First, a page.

After plunging American foreign policy into confusion and disarray, the Trump administration in recent days has embarked on a major damage-control operation.

Earlier this week, President Trump replaced Michael Flynn, the combustible campaign loyalist who resigned after misleading Vice President-elect Mike Pence about his contacts with the Russian ambassador, with Lt. Gen. H.R. McMaster, an active-duty officer and military scholar recommended by members of Congress.

Pence met in Brussels with NATO officials to reassure them of the administration’s “unwavering” commitment to the alliance that Trump called “obsolete” during last year’s campaign. Secretary of Defense James N. Mattis, on his way to Baghdad this week, said that, contrary to what Trump has said, “We’re not in Iraq to seize anybody’s oil.”

Nikki Haley, the U.S. representative to the United Nations, has reaffirmed U.S. support for the two-state solution to the Israeli-Palestinian conflict, despite the president’s breezy exclamation at a news conference with Israel’s prime minister that he “can live with” a one-state solution that he did not define and which seems highly unlikely to offer a feasible pathway to peace.

These attempts to right the shaky ship of state are welcome. The question is whether they represent anything more than a momentary victory for the forces of caution and continuity.

The concern isn’t just about Trump’s unpredictable, impulsive personality or his undisciplined habit of mind. There is also the fact that some of his problematic positions were signature themes of his campaign and might be difficult to discard. That is certainly true of his fixation on “radical Islamic terrorism,” which seems to blur into hostility toward Islam and already has resulted in his disastrous executive order on immigration that has been held up in the federal courts.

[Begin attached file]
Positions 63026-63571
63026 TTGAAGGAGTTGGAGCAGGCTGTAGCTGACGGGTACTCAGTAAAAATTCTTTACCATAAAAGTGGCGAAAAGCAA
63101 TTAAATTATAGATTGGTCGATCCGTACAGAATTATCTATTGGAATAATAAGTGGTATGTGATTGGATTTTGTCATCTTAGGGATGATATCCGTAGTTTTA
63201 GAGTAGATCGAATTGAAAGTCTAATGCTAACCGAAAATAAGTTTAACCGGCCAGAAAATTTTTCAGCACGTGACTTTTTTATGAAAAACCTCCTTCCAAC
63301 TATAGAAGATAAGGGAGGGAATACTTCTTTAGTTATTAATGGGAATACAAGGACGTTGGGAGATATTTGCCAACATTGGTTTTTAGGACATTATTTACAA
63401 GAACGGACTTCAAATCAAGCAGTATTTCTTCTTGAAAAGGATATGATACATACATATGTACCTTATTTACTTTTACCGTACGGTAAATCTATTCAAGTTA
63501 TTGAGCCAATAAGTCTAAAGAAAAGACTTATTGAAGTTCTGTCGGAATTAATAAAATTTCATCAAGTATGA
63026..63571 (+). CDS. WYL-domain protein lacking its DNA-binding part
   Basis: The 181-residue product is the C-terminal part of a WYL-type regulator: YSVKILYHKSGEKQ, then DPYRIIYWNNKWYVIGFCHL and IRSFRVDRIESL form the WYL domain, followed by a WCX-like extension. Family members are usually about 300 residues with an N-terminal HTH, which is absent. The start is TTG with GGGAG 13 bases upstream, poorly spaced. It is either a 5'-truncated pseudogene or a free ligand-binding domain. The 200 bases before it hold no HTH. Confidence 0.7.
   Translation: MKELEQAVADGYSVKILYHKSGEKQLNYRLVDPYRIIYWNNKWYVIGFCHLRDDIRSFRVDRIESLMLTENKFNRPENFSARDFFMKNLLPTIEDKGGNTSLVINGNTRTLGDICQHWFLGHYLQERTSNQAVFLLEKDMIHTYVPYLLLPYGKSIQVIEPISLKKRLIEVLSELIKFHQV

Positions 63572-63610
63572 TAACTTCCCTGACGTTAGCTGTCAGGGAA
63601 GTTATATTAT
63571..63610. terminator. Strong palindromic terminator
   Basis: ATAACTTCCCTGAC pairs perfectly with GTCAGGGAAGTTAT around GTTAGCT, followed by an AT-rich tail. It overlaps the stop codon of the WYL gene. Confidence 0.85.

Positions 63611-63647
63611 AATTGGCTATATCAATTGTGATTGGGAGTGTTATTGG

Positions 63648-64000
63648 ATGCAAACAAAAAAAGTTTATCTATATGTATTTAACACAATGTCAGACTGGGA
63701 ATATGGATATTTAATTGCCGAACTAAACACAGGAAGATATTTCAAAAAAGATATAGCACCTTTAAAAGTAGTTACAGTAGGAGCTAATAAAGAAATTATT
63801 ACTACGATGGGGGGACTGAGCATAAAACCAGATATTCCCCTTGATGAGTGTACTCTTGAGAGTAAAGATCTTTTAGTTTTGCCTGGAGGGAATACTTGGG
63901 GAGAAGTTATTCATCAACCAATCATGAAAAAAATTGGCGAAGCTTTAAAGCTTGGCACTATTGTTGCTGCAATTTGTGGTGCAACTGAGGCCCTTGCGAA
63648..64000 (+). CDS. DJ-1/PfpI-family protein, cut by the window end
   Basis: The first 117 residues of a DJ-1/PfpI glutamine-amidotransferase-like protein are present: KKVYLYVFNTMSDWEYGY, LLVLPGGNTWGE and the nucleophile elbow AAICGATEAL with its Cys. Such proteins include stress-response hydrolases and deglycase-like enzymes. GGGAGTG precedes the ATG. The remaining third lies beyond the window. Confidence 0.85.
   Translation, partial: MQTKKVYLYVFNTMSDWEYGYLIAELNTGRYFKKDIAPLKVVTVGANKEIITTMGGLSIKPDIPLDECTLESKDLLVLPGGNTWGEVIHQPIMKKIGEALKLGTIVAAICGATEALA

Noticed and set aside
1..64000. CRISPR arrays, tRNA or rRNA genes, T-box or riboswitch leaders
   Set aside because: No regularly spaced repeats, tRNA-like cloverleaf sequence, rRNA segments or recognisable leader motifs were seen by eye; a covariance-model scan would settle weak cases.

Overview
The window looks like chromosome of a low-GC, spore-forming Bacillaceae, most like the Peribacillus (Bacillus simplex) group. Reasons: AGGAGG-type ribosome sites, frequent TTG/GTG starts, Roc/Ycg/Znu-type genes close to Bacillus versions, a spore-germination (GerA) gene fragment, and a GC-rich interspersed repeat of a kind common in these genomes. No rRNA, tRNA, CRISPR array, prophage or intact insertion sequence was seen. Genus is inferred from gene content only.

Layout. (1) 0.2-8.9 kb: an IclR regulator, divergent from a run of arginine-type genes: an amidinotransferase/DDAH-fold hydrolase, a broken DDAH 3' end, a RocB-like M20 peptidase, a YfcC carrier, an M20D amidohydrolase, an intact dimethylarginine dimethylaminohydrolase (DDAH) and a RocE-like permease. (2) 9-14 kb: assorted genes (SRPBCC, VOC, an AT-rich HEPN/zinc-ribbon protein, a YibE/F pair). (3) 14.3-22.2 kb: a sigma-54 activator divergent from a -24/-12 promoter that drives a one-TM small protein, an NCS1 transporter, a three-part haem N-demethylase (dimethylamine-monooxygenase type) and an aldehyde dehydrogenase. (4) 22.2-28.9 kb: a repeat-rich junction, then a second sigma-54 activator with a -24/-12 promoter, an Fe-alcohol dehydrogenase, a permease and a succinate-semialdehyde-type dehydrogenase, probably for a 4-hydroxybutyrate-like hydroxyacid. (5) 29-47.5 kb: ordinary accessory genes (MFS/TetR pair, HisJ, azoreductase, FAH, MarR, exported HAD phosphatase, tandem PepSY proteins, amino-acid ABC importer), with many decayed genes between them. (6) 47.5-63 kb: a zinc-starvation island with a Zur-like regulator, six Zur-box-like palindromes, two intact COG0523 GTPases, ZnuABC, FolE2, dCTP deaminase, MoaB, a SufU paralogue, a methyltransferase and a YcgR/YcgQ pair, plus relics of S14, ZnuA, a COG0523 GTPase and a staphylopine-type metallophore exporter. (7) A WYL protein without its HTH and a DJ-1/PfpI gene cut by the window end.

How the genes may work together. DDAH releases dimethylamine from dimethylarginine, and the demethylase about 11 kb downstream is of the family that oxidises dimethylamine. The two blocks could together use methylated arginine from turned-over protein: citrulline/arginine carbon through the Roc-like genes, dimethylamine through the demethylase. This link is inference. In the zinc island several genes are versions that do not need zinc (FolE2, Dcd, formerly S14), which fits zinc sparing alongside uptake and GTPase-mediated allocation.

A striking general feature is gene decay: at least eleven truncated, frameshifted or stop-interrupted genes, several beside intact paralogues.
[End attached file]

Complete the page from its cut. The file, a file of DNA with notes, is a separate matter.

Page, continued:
A related problem is that some of Trump’s more outlandish ideas also animate some of his White House advisers, who constitute a shadow foreign policy apparatus and who might press for initiatives that seasoned and more expert advisers might counsel against, such as declaring the Muslim Brotherhood a terrorist organization or suddenly moving the U.S. embassy from Tel Aviv to Jerusalem.

On other matters, however, Trump might be able to remain basically true to his campaign themes without causing a rupture in foreign policy. Take his position on NATO. Even during the campaign, he had begun to hedge on his assertion that the alliance was “obsolete.” This week, Pence demanded — as the Obama administration had in the past — that NATO member states contribute 2 percent of their gross domestic product to the alliance. Pence set a deadline of “real progress” — not 100 percent compliance — “by the end of 2017.”

So far, Trump hasn’t followed through on a campaign promise to try to renegotiate the international agreement that placed limits on Iran’s nuclear program in exchange for the lifting of economic sanctions, a deal he denounced as a “disaster.” But he has imposed new sanctions on Iran for the testing of a ballistic missile, which the U.S. sees as a violation of a U.N. Security Council resolution. He can credibly argue both that he is being tough on Iran and that he is taking the advice of the experienced advisers he has chosen to counsel him. More such listening (and less tweeting) should be the president’s program for the next few months.